Smarter, Faster, Better: The Digitization of Contingent Workforce Management


In the current environment, leading companies are acting faster, thinking bolder, and investing in technology and innovation when it comes to contingent workforce management, writes Kevin Akeroyd, CEO, PRO Unlimited.

In these tumultuous economic times, leading companies aren’t playing it conservative. Instead, they’re acting faster, thinking bolder, and investing in technology and innovation. They’re also harnessing data and analytics to increase organizational agility and gain a critical edge on the competition. Put another way, they’re embracing digitization, a term whose meaning shifts slightly depending on industry, but that generally encompasses the following:

  • Moving operations online and migrating to the cloud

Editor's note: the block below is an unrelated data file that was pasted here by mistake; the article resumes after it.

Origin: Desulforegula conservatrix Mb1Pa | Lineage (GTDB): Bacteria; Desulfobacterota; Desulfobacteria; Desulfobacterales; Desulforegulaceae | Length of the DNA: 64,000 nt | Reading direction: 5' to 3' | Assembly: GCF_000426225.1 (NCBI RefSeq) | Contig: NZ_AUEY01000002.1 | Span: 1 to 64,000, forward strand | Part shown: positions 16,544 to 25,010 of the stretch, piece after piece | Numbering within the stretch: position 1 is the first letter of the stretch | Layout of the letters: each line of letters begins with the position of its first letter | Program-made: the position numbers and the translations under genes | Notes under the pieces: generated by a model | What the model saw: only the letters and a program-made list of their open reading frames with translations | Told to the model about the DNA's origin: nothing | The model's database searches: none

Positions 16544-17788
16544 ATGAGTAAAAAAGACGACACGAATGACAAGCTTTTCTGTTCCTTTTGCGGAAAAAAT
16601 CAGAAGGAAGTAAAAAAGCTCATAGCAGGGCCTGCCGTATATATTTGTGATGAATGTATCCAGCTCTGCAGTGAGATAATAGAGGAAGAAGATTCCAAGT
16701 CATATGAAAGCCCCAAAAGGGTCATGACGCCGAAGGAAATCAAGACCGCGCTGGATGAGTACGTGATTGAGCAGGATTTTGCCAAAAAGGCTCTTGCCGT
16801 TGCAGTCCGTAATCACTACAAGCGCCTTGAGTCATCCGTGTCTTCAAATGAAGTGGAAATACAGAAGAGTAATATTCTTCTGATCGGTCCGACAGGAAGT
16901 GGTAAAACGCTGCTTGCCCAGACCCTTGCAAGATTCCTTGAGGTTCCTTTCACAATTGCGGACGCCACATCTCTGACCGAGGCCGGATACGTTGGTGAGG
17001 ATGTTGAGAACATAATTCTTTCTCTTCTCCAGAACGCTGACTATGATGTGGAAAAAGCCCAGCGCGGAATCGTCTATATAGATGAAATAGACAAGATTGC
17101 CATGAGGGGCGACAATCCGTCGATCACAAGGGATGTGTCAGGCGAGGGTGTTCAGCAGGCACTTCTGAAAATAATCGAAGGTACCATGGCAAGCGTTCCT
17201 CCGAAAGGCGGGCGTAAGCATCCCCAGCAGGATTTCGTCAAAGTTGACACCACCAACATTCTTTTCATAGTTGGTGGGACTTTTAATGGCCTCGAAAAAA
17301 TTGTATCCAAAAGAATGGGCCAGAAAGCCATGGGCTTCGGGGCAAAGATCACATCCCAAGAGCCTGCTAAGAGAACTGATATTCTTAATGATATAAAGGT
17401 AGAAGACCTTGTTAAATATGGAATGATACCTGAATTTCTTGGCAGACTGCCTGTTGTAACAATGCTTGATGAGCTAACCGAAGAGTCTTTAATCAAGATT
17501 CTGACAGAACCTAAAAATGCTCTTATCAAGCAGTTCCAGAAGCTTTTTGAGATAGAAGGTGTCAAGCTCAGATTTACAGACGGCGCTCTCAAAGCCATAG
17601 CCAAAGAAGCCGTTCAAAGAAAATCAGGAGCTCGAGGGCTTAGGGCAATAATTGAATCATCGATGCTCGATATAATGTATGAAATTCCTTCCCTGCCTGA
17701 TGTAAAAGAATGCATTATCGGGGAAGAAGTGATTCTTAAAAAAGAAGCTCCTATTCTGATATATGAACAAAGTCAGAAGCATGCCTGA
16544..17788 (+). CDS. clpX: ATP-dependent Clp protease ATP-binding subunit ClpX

• Upgrading technology and investing in innovation
  • Expanding business partnerships and increasing overall reach
  • Improving organizational agility and accelerating decision-making
  • Capturing more data and using it to inform strategy

In many cases, contingent labor provides an excellent opportunity to evaluate these new strategies, since companies can try different tactics with this workforce before fully committing.

Let’s take a look at how an organization can approach digitization to help their contingent workforce program operate smarter, faster, and better.